Mobile Computing and Wireless Networks
-- An Advanced Graduate Course for UTCS

© 2001 Yongguang Zhang

Home Page for This Course (Spring 2001)

Objectives

Mobile Computing and Wireless Networks is a young and dynamic field. The rapid advances in miniaturization of computing machinery and "untethered" communication technology, together with the visionary demands for ubiquitous access to information, have introduced new constraints and new opportunities in many traditional areas of computer science. This course will cover a broad selection of topics in data communications, resource management, network protocols, distributed computing, information management, user interfaces, applications/services, and security. Students will learn the principles of Mobile Computing and its enabling technologies, and explore a young but rich body of exciting ideas, solutions, and paradigm shifts.

Course Grading

Prerequisites

Syllabus

  1. Introduction (0.5 week)
  2. Wireless Communications (0.5 week)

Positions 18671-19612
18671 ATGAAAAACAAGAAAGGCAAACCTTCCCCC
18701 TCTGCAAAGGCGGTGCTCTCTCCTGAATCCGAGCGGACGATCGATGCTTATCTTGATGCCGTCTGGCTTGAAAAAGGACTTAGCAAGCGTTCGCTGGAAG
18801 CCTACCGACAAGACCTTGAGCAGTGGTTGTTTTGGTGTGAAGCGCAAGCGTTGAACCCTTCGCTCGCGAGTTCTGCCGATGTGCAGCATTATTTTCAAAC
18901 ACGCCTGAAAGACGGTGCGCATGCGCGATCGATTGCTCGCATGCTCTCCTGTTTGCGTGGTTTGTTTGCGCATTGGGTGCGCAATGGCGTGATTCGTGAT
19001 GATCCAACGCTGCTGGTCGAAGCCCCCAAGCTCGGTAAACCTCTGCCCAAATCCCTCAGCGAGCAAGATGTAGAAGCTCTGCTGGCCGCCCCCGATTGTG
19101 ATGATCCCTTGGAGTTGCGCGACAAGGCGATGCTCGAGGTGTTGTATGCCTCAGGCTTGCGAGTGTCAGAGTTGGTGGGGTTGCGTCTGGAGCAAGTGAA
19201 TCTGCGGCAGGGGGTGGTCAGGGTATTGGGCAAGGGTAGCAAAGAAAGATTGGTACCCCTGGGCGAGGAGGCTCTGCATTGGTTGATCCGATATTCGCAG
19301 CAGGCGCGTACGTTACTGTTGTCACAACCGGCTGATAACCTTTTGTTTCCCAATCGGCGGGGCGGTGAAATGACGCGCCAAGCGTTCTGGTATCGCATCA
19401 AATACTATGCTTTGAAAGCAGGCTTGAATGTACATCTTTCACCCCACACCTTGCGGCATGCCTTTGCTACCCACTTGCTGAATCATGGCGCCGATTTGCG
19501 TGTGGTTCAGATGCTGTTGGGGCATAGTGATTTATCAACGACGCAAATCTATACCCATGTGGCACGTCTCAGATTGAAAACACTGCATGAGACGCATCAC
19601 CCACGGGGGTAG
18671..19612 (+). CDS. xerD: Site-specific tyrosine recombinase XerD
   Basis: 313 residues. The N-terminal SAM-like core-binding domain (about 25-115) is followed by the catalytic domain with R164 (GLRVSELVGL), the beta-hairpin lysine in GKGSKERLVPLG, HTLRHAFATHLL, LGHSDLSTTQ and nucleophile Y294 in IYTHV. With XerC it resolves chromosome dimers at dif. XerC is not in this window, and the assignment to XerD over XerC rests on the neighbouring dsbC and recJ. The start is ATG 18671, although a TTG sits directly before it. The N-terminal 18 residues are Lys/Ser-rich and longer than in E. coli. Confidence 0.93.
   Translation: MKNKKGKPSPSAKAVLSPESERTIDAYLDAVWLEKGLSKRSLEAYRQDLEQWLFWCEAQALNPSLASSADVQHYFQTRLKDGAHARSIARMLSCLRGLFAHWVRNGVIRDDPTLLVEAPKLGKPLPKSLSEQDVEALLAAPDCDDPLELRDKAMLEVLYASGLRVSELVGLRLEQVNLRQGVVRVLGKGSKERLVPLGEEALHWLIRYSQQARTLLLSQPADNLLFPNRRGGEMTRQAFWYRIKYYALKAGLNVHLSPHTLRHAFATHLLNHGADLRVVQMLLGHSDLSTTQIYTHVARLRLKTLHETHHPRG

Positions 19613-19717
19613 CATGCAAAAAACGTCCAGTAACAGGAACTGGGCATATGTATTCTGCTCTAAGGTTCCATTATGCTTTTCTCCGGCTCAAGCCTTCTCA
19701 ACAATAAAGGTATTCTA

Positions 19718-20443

3. Wireless Networks (0.5 week)
  4. Mobile Networking (2 weeks)
  5. Wireless Protocols (1 week)
  6. Information Management (1 week)
  7. Location-Independent and Location-Dependent Computing Models (1 week)
  8. Disconnected and Weak-Connected Operation Models (0.5 week)
  9. Human-Computer Interactions (0.5 week)
  10. Mobile Applications and Services (1 week)
  11. Security (0.5 week)
  12. Case Study: Satellite Networks (1 week)
  13. New Topics (0.5 week)
  14. Projects and Student Presentations (4 weeks)

Projects

Because Mobile Computing and Wireless Network is still an emerging field, many of the topics have little consensus in the research community on the best approaches. Therefore, literature studies and term projects are the most important elements of this course and it offers significant "hand-on" experience in the area. The students will be able to choose from different projects that cover different aspects and different scale of mobile computing, or suggest new projects that generate new ideas and new applications.
© 2001 Yongguang Zhang